Tsavo

Oddball Reseachers Use Data and Guns to Save African Elephants

Fiction - Animals
333 Pages
Reviewed on 10/07/2020
Buy on Amazon

This author participates in the Readers' Favorite Book Review Exchange Program, which is open to all authors and is completely free. Simply put, you agree to provide an honest review an author's book in exchange for the author doing the same for you. What sites your reviews are posted on (B&N, Amazon, etc.) and whether you send digital (eBook, PDF, Word, etc.) or hard copies of your books to each other for review is up to you. To begin, click the purple email icon to send this author a private email, and be sure to describe your book or include a link to your Readers' Favorite review page or Amazon page.

This author participates in the Readers' Favorite Book Donation Program, which was created to help nonprofit and charitable organizations (schools, libraries, convalescent homes, soldier donation programs, etc.) by providing them with free books and to help authors garner more exposure for their work. This author is willing to donate free copies of their book in exchange for reviews (if circumstances allow) and the knowledge that their book is being read and enjoyed. To begin, click the purple email icon to send this author a private email. Be sure to tell the author who you are, what organization you are with, how many books you need, how they will be used, and the number of reviews, if any, you would be able to provide.

    Book Review

Reviewed by Eduardo Aduna for Readers' Favorite

Tsavo: Oddball Researchers Use Data and Guns to Save African Elephants by Daniel B. Botkin is an engaging story that highlights the plight of elephant conservation efforts amidst a backdrop of foreign intervention, danger, violence, local cultural norms, and scientific investigation. Told from numerous character viewpoints and written in a fast-paced and engaging style, Tsavo is modern ecological story-telling at its finest. There is little doubt that humanity has had a significant impact on animal populations, with endangered species like the African elephant pushed to the brink of extinction. Tsavo does an excellent job of capturing the myriad complex viewpoints surrounding what many people believe to be a simple cut-and-dried case of conservation.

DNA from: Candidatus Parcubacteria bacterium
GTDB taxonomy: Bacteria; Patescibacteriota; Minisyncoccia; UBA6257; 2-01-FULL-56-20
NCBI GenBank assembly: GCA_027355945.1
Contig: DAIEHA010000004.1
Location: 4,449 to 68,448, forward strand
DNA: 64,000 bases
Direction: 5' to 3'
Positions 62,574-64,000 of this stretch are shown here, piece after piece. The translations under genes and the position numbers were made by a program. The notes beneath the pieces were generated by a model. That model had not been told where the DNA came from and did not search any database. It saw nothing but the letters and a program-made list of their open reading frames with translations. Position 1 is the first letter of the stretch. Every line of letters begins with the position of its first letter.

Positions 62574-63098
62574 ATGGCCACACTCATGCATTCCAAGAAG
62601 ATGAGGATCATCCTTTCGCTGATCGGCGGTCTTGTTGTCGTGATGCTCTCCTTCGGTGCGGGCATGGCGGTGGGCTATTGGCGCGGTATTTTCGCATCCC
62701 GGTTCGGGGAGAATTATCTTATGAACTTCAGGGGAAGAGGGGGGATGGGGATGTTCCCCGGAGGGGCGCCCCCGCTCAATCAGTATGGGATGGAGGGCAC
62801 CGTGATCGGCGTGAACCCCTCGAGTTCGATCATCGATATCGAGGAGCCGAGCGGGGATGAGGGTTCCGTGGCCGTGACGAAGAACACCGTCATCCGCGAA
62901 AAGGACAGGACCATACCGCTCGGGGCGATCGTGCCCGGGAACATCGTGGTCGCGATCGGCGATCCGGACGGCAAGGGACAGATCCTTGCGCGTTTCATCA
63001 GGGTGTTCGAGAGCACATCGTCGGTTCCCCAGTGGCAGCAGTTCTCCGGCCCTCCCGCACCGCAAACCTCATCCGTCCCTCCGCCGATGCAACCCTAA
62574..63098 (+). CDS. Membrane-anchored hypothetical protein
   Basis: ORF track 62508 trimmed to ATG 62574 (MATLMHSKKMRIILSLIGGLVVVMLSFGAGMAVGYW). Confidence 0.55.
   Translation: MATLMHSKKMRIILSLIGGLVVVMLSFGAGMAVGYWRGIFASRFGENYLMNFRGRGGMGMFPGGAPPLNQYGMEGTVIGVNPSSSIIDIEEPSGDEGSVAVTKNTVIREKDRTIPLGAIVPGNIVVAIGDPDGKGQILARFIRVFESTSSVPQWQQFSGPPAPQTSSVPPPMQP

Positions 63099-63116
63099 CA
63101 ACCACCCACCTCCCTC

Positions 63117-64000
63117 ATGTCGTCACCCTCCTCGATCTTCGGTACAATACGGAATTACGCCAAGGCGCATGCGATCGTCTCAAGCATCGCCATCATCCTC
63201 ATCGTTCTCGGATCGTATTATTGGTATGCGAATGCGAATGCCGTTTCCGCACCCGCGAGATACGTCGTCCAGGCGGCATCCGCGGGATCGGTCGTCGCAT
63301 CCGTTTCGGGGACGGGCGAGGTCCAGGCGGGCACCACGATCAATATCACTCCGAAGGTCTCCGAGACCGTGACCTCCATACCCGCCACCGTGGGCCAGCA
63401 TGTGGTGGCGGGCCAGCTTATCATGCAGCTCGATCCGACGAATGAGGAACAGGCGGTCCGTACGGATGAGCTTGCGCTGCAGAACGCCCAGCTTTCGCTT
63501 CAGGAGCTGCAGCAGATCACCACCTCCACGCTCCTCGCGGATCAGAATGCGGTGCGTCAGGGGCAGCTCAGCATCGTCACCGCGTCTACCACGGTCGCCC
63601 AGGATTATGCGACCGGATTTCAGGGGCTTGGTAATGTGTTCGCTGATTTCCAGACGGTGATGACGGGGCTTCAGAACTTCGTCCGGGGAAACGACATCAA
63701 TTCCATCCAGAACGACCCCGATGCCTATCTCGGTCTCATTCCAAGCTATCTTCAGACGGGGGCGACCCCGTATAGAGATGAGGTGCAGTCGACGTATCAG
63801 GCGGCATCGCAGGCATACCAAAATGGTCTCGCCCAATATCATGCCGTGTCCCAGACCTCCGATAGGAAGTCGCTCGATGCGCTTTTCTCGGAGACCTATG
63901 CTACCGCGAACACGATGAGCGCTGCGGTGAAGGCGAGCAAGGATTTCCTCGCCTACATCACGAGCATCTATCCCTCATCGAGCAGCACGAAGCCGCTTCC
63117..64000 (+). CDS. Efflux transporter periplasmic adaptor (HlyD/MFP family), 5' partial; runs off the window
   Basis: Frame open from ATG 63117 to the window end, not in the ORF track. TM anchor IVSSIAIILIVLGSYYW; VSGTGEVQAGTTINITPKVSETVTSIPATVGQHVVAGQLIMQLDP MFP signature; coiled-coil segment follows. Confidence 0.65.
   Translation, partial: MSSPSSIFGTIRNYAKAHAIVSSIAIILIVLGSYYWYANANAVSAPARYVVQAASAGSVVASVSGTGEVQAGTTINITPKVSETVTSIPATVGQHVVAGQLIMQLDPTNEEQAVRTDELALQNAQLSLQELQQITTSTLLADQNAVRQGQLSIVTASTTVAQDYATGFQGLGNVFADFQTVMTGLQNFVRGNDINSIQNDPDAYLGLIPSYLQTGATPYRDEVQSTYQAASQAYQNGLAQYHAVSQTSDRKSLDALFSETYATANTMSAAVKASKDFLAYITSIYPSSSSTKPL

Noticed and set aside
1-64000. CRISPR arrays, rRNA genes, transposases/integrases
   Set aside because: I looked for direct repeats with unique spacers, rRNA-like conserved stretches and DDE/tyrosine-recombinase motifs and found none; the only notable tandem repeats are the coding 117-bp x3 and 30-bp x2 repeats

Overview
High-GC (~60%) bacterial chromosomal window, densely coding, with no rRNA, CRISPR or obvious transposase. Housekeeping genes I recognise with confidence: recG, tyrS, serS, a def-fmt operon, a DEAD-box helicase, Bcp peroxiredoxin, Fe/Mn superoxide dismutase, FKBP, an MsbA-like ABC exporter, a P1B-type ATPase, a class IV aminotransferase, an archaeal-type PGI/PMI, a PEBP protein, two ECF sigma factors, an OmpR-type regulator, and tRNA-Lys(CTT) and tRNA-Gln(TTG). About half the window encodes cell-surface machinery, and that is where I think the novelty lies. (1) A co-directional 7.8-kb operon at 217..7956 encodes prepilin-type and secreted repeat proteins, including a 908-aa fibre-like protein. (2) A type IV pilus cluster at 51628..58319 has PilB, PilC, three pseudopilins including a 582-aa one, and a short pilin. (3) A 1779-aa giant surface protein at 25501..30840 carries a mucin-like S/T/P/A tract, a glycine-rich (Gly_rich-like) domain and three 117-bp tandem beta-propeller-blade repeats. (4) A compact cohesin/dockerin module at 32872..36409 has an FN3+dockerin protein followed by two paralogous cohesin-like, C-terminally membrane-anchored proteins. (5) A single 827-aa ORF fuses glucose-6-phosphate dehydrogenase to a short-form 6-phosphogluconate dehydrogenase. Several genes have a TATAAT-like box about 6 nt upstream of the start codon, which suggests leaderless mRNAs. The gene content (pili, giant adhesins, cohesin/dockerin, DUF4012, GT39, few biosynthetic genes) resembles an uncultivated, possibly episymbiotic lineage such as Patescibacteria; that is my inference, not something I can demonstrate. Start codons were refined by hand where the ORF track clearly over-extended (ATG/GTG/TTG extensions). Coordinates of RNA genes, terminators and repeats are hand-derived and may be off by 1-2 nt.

Daniel Botkin shows both sides of poaching and animal killing, taking into consideration the achievement and economic aspect of trophy hunting as well as the ecosystem-preserving impact of animal culling. He forces readers to recognize that there is no simple, easy, one size fits all solution to current ecological dilemmas. The author also does an excellent job of emphasizing the clash of viewpoints between integrated conservation efforts that involve the local population and zealous preservation efforts from external organizations that promote leaving nature alone, regardless of scientific evidence that doing so could cause more harm than good. Tsavo with its engaging characters and fast-paced storyline gives readers a glimpse of elephant conservation in humanity’s first home and shows us how far we still need to go to attain a balance between our needs and the survival of a species that is the perfect epitome of the majesty of nature.